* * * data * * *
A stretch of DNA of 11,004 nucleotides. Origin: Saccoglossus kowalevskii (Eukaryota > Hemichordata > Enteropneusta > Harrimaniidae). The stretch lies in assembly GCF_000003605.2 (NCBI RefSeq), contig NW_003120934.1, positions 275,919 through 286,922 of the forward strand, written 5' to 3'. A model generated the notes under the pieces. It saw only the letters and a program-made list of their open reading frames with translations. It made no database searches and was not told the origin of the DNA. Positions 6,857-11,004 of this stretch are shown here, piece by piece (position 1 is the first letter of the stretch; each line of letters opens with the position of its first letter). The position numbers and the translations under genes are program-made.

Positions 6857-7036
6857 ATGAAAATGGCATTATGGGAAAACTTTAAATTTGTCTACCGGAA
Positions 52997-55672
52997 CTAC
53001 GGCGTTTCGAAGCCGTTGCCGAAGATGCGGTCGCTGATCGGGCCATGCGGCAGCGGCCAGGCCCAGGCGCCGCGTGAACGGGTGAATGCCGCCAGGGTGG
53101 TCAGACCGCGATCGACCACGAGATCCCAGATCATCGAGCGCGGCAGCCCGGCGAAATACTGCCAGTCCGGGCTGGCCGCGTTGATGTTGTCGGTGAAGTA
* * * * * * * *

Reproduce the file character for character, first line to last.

A stretch of DNA of 11,004 nucleotides. Origin: Saccoglossus kowalevskii (Eukaryota > Hemichordata > Enteropneusta > Harrimaniidae). The stretch lies in assembly GCF_000003605.2 (NCBI RefSeq), contig NW_003120934.1, positions 275,919 through 286,922 of the forward strand, written 5' to 3'. A model generated the notes under the pieces. It saw only the letters and a program-made list of their open reading frames with translations. It made no database searches and was not told the origin of the DNA. Positions 6,857-11,004 of this stretch are shown here, piece by piece (position 1 is the first letter of the stretch; each line of letters opens with the position of its first letter). The position numbers and the translations under genes are program-made.

Positions 6857-7036
6857 ATGAAAATGGCATTATGGGAAAACTTTAAATTTGTCTACCGGAA
Positions 52997-55672
52997 CTAC
53001 GGCGTTTCGAAGCCGTTGCCGAAGATGCGGTCGCTGATCGGGCCATGCGGCAGCGGCCAGGCCCAGGCGCCGCGTGAACGGGTGAATGCCGCCAGGGTGG
53101 TCAGACCGCGATCGACCACGAGATCCCAGATCATCGAGCGCGGCAGCCCGGCGAAATACTGCCAGTCCGGGCTGGCCGCGTTGATGTTGTCGGTGAAGTA